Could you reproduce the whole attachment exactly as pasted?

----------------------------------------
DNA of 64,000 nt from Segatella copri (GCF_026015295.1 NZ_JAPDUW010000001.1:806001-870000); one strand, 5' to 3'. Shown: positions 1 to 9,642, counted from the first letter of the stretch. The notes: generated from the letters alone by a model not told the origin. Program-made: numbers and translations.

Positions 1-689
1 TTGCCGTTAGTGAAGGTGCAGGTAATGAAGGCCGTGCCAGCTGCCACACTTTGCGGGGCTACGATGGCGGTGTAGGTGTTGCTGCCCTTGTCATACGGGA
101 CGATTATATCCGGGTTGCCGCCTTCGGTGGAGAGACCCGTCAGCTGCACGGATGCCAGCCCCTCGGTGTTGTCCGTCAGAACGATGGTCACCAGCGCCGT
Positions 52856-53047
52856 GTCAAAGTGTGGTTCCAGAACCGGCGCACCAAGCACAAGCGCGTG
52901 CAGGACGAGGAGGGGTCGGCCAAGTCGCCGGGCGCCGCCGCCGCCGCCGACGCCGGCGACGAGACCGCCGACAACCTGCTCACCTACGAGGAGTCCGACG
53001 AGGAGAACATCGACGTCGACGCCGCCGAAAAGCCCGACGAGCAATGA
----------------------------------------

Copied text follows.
DNA of 64,000 nt from Segatella copri (GCF_026015295.1 NZ_JAPDUW010000001.1:806001-870000); one strand, 5' to 3'. Shown: positions 1 to 9,642, counted from the first letter of the stretch. The notes: generated from the letters alone by a model not told the origin. Program-made: numbers and translations.

Positions 1-689
1 TTGCCGTTAGTGAAGGTGCAGGTAATGAAGGCCGTGCCAGCTGCCACACTTTGCGGGGCTACGATGGCGGTGTAGGTGTTGCTGCCCTTGTCATACGGGA
101 CGATTATATCCGGGTTGCCGCCTTCGGTGGAGAGACCCGTCAGCTGCACGGATGCCAGCCCCTCGGTGTTGTCCGTCAGAACGATGGTCACCAGCGCCGT
Positions 52856-53047
52856 GTCAAAGTGTGGTTCCAGAACCGGCGCACCAAGCACAAGCGCGTG
52901 CAGGACGAGGAGGGGTCGGCCAAGTCGCCGGGCGCCGCCGCCGCCGCCGACGCCGGCGACGAGACCGCCGACAACCTGCTCACCTACGAGGAGTCCGACG
53001 AGGAGAACATCGACGTCGACGCCGCCGAAAAGCCCGACGAGCAATGA